Onstage, Jackson seemed to know no fear.
By 1972, Jackson had his first solo album, "Got to Be There," which included the title hit as well as "Rockin' Robin." His first solo No. 1 single came the same year -- the forlorn theme song from the movie “Ben.”
He struggled to understand a world that he saw mostly while staring into spotlights and flashbulbs. Standing ovations greeted him onstage; parental slaps awaited him in the dressing room. Like his mother, he became a Jehovah's Witness, forswearing alcohol, cigarettes and foul language. He fasted on Saturdays and went door-to-door, wearing a disguise, to spread the faith. (He ended his association with the religion in the late 1980s.)
In 1978, Michael made his film debut as the Scarecrow in "The Wiz," a black-cast adaptation of "The Wizard of Oz." The movie launched a creative and commercial partnership with "Wiz" music director Quincy Jones.
The first fruit of their collaboration was "Off the Wall" (1979), Jackson's debut album on the Epic label. It sold 5 million copies in the United States and 2 million abroad and generated four Top 10 singles.
It was with Jones (as well as often-overlooked songwriter Rod Temperton) that Jackson shaped "Thriller," which was released near the end of 1982 and became the best-selling studio album in history and a cultural landmark. Its effect on the music industry and the music videos that came to define the then-nascent MTV was huge.
In a Motown TV special in 1983, Jackson, then 24, electrified the nation with his Moonwalk, a dance step that created the illusion of levitation. He took the stage in a black sequined jacket, silver shirt, black fedora and black trousers that skimmed the tops of his white socks. The final touch was a single white glove, studded with rhinestones.
Times critic Robert Hilburn, who observed the performance live at the Pasadena Civic Auditorium, said the broadcast marked Jackson's "unofficial coronation as the King of Pop. Within months, he changed the way people would hear and see pop music, unleashing an influence that rivaled that of Elvis Presley and the Beatles."
His dance style combined the robotic moves of break-dancers, the quicksilver spins and slides of James Brown and the grace of Fred Astaire, whose routines he studied. The aging Astaire called him "a wonderful mover."
Not only did "Thriller" smash sales records as the bestselling album of 1983, but it made Jackson the first artist to top four charts simultaneously: It was the No. 1 pop single, pop album, R&B single and R&B album. It earned five Grammy Awards. Jay Cocks wrote in Time magazine that Jackson "just may be the most popular black singer ever."
The "Thriller" success enabled Jackson to negotiate what were believed to be the highest royalty rates ever earned by a recording artist. But it also put him in a cage of his own anxieties and obsession.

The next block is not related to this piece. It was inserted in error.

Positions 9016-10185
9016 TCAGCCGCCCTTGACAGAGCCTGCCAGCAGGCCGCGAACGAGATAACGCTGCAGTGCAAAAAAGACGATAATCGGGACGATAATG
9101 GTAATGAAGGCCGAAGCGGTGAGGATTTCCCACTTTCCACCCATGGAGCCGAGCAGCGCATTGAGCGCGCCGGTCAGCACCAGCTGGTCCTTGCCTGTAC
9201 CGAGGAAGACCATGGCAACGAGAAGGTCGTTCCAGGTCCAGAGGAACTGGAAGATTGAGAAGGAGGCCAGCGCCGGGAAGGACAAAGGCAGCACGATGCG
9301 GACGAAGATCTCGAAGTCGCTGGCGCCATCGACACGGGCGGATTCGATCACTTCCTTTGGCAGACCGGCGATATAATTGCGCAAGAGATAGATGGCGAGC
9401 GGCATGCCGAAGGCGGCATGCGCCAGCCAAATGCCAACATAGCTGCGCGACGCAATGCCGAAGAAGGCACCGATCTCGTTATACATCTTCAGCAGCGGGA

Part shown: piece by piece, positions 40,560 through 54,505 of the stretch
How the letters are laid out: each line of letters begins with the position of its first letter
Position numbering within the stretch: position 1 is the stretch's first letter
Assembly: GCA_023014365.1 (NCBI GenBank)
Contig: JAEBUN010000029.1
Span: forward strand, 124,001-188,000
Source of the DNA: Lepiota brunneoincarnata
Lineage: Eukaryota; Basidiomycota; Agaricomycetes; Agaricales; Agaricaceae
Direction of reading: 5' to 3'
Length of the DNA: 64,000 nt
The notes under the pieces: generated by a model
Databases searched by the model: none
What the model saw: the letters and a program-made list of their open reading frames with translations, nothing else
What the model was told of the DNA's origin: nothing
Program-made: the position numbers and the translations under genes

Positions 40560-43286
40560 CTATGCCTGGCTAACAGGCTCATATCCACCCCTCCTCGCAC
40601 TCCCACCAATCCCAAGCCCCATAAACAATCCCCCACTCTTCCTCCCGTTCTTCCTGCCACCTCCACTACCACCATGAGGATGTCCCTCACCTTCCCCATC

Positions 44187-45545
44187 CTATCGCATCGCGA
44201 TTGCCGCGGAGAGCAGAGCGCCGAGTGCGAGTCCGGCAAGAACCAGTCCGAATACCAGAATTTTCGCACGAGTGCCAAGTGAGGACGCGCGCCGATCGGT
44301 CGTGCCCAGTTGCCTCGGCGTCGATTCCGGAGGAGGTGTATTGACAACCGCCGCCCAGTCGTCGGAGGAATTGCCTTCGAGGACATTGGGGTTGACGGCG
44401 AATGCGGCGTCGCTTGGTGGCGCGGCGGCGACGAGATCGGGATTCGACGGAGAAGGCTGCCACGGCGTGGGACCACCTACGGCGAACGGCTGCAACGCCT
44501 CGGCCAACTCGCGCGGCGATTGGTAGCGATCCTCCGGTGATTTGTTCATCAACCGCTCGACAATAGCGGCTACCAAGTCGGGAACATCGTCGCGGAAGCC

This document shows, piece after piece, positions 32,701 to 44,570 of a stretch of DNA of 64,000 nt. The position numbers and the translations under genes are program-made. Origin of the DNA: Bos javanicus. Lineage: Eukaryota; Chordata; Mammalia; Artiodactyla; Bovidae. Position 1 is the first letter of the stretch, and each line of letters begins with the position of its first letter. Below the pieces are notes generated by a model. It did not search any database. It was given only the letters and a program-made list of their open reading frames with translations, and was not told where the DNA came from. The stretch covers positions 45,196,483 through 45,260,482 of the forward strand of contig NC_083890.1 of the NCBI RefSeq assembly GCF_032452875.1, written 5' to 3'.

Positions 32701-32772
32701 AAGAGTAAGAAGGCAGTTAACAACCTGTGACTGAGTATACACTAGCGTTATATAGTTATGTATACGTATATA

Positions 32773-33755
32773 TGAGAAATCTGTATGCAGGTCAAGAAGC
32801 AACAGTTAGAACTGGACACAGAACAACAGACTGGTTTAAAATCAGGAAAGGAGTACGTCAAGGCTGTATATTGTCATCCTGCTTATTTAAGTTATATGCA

Jackson bonded with past pop-music royalty by marrying Lisa Marie Presley in 1994 and grabbing a major interest in the Beatles' catalog, an asset worth $500 million. The marriage was short-lived, however, and his wealth was imperiled by an extravagant lifestyle that included the 2,700-acre Neverland Ranch in the Santa Ynez Valley, where he lived with a menagerie of exotic pets.
Jackson became a prisoner of his own celebrity. He became so accustomed to bodyguards and assistants that he once admitted that he trembled if he had to open his own front door. He compared himself to "a hemophiliac who can't afford to be scratched in any way."
Notoriously shy offstage, onstage he was electric and acutely attuned to what his fans craved. Commenting once on a sotto voce note at the end of a ballad, he said: "That note will touch the whole audience. What they're throwing out at you, you're grabbing. You hold it, you touch it and you whip it back -- it's like a Frisbee."
"I hate to admit it, but I feel strange around everyday people," he said on another occasion. "See, my whole life has been onstage, and the impression I get of people is applause, standing ovations and running after you. In a crowd, I'm afraid. Onstage, I feel safe. If I could, I would sleep on the stage. I'm serious."
In better days, his wealth allowed him to fulfill personal fantasies -- including building his own amusement park -- and bankroll charities, particularly those involving children. Then came the dark whispers about the nature of his relationship with boys.
He was often seen with youngsters, both famous and those plucked from the mundane world to visit his playground estate. In 1993, he was accused of molesting a 13-year-old boy who was a frequent overnight guest in his home. On tour in Asia when the charges were filed, he canceled his performances, citing exhaustion and addiction to painkillers as the reasons.
Jackson's attorney charged that the boy's father, a would-be screenwriter who had tried to obtain Jackson's backing for a project, was trying to extort money. The criminal investigation was closed after the boy refused to testify. A civil lawsuit was settled for a reported $20 million.